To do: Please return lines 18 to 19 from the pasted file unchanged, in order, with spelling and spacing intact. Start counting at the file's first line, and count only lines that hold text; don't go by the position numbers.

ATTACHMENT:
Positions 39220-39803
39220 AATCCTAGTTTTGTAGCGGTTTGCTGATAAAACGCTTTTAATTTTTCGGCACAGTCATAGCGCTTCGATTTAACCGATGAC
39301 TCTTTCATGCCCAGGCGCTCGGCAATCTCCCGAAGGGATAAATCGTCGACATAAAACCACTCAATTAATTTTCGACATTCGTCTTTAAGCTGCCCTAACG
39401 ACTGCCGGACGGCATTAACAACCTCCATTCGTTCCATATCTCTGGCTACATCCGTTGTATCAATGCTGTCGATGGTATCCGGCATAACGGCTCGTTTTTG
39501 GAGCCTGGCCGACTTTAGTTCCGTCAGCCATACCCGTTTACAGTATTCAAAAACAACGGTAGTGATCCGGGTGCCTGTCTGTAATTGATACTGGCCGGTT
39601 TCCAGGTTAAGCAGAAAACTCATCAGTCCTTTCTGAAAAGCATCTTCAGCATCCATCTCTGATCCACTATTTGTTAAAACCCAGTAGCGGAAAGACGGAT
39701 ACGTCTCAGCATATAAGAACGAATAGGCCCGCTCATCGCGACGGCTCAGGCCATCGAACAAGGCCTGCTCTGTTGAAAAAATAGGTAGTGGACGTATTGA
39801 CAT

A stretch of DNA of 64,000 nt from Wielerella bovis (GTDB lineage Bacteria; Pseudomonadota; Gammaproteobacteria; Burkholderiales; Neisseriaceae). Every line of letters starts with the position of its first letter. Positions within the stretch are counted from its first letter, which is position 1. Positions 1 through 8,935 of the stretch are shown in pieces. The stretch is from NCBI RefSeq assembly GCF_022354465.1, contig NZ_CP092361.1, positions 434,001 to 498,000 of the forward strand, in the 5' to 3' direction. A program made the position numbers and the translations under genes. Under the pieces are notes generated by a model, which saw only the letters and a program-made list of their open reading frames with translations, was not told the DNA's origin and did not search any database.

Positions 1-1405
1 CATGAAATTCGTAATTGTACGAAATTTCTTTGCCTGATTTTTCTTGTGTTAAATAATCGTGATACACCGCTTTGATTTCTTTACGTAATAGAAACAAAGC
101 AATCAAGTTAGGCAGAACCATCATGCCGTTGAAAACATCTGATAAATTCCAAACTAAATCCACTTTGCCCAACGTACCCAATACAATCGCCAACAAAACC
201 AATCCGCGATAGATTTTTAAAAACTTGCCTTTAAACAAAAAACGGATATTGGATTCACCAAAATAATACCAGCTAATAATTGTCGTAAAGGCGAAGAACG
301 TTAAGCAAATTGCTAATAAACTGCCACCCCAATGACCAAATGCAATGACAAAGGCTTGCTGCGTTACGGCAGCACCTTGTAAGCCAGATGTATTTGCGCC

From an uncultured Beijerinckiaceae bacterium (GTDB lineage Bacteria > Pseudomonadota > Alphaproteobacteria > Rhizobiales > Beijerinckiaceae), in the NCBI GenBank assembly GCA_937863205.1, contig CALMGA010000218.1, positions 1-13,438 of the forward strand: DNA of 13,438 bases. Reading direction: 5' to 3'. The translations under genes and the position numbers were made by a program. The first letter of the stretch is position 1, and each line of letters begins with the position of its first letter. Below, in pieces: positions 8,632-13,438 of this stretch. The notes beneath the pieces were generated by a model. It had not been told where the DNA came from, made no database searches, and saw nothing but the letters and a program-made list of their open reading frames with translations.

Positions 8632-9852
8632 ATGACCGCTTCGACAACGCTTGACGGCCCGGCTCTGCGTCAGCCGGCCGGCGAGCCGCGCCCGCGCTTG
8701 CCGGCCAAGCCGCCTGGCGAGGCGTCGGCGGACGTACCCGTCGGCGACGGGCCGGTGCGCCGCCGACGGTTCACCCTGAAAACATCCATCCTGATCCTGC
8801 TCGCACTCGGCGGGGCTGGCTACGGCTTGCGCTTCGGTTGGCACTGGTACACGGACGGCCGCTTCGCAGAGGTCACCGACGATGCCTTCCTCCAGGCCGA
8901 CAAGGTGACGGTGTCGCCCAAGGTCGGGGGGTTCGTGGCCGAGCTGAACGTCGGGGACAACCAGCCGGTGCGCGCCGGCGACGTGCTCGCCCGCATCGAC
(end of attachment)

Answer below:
8701 CCGGCCAAGCCGCCTGGCGAGGCGTCGGCGGACGTACCCGTCGGCGACGGGCCGGTGCGCCGCCGACGGTTCACCCTGAAAACATCCATCCTGATCCTGC
8801 TCGCACTCGGCGGGGCTGGCTACGGCTTGCGCTTCGGTTGGCACTGGTACACGGACGGCCGCTTCGCAGAGGTCACCGACGATGCCTTCCTCCAGGCCGA